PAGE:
BBC’s income won’t be top-sliced to pay for superfast broadband but corporation will have to pay for over-75s licence fees
The BBC licence fee will no-longer be ‘top-sliced’ by to pay for government-funded superfast broadband roll-out in rural areas as part of a controversial compromise that will see the broadcaster pay for free licenses for over-75s.
Programmes like Broadband Delivery UK (BDUK) hope to achieve 95 percent fibre coverage by 2017, however the Conservative manifesto had outlined unspecified plans for ‘ultrafast’ 1Gbps rollout and promised to continue the top-slicing of the licence fee.
However it also wants to eliminate the £600 million annual cost of subsidised licence fee as part of a wider welfare cuts, especially since this figure is likely to rise as the UK population ages.
The BBC will absorb the cost gradually from 2018 before assuming the full cost by 2021. The conservatives had pledged to retain the subsidy in its manifesto and promised it would be honoured during this parliament before the BBC becomes responsible after 2020.
As part of the settlement, the licence fee will also rise according to inflation, while the government has promised to close the current loophole that doesn’t require viewers of catch-up TV services like BBC iPlayer to have a TV licence.
Culture secretary John Whittingdale, a vocal opponent of the licence fee, announced the changes in the House of Commons, where he also revealed the government plans to explore the possibility of decriminalising the failure to pay the fee.
“As part of these new arrangements, the Government will ensure that the BBC can adapt to a changing media landscape,” he said in response to an ‘urgent question’ from shadow culture secretary Chris Bryant. “The Government will therefore bring forward legislation in the next year to modernise the licence fee to cover public service broadcast catch-up TV. In addition, the Government will reduce the broadband ring fence to £80 million in 2017-18, to £20 million in 2018-19, to £10 million in 2019-20 and to zero in 2020-21.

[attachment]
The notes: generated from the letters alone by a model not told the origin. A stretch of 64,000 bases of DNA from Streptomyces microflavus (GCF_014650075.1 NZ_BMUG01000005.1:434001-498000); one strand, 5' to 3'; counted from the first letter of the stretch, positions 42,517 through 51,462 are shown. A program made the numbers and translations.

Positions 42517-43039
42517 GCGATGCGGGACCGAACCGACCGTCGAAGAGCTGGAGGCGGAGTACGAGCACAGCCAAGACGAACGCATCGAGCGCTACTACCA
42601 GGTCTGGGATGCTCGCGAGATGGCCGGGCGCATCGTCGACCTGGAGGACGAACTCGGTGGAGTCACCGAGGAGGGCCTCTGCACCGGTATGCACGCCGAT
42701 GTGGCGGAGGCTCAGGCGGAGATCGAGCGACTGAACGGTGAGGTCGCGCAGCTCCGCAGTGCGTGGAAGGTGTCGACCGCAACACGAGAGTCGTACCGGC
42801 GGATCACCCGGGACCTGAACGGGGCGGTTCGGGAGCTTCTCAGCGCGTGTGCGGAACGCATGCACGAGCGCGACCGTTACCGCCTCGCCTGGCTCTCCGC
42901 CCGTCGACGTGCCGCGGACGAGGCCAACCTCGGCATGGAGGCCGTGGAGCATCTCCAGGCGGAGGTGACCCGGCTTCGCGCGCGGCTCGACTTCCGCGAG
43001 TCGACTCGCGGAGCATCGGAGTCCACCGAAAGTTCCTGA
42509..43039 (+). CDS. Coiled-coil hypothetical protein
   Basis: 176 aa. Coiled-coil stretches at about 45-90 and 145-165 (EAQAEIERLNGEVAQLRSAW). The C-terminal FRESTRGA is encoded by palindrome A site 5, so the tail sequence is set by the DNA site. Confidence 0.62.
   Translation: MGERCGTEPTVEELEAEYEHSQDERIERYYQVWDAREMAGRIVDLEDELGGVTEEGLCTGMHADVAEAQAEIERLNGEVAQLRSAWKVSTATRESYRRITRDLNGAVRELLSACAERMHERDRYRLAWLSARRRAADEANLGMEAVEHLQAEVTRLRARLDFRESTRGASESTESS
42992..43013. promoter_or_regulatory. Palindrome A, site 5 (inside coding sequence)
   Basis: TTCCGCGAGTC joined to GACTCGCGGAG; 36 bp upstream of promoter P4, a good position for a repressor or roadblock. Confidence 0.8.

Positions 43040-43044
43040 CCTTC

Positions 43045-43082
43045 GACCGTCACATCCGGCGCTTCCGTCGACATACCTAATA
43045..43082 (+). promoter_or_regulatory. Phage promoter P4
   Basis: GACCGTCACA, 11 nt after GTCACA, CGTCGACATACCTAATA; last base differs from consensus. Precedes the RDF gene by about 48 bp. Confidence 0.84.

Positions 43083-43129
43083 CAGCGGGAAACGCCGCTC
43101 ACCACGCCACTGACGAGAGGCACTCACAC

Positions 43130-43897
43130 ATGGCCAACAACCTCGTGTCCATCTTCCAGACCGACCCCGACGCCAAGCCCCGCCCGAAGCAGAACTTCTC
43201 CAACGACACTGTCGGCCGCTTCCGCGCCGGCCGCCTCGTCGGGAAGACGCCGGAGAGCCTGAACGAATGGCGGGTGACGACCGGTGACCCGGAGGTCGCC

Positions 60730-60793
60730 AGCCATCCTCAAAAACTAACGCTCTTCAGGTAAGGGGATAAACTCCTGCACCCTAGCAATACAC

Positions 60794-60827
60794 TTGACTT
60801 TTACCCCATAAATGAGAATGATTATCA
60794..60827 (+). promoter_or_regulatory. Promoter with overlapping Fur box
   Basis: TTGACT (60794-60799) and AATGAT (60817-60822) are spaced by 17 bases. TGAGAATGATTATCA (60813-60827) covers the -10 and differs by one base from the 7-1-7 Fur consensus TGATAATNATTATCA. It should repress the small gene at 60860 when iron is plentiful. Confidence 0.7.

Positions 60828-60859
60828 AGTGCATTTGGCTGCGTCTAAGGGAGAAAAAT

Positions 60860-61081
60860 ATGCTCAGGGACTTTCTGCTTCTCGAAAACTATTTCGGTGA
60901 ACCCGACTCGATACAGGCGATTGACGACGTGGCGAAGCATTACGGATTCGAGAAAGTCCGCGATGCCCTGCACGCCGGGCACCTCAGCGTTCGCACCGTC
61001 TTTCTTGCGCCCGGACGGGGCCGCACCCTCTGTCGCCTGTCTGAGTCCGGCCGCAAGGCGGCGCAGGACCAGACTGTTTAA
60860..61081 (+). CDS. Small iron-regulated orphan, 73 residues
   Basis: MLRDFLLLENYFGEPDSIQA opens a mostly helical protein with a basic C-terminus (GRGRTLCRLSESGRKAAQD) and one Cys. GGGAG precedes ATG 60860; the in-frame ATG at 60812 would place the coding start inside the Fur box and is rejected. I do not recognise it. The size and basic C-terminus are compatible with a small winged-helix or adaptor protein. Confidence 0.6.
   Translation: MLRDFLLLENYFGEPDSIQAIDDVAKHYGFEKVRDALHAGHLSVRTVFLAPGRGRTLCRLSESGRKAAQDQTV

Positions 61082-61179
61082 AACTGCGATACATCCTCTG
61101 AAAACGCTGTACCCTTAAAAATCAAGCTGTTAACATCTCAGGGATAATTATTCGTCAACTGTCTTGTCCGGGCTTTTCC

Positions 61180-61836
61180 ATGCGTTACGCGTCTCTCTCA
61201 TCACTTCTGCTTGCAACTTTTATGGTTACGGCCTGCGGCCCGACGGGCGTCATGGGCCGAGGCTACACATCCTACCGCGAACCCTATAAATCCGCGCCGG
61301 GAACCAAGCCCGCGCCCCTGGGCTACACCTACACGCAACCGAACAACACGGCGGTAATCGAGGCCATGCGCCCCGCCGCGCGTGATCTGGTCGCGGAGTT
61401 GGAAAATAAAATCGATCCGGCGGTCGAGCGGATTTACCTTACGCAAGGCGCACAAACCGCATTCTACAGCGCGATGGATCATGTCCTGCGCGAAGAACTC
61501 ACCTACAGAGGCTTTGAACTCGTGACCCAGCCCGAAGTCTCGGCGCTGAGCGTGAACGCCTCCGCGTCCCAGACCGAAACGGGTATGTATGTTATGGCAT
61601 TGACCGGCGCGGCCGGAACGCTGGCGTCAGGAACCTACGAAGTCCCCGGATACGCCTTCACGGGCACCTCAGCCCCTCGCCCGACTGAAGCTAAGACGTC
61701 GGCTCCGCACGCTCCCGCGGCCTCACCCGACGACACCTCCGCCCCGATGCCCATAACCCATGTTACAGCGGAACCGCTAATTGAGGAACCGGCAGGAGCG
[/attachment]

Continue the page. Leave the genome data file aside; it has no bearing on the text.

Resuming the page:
“The Government will consider carefully the case for decriminalisation in the light of the Perry report and the need for the BBC to be funded appropriately. No decision will be taken in advance of charter renewal.”
Earlier this week, BBC Director General Tony Hall announced plans to cut as many as 1,000 middle management jobs at the BBC, claiming the number of people paying the licence fee had fallen faster than expected as viewers exploited the iPlayer loophole and demanded the government ‘modernise’ the licence fee accordingly.
Hall told the BBC the deal was a good one for the corporation’s future, but some have criticised the lack of transparency and suggested the trade-offs would not benefit the BBC.
“This Government have already forced the licence fee payer to fund broadband roll-out and the failed vanity project of local TV, and now they are making the BBC a branch office of the Department for Work and Pensions,” Labour MP Ben Bradshaw told the Commons.
“It’s the second time the government has forced a deal on the BBC,” former BBC Trust Chairman Diane Coyle told BBC Radio 4. “There has been no consultation with the public and it’s a major change in the BBC’s responsibilities. The public who pay for the BBC should have been consulted.
“I don’t think it will balance out in the long run. I welcome getting the inflation link back, but the number of people over 75 is going up all the time and it’s not clear to me in the long time it can avoid service closures to cover it.”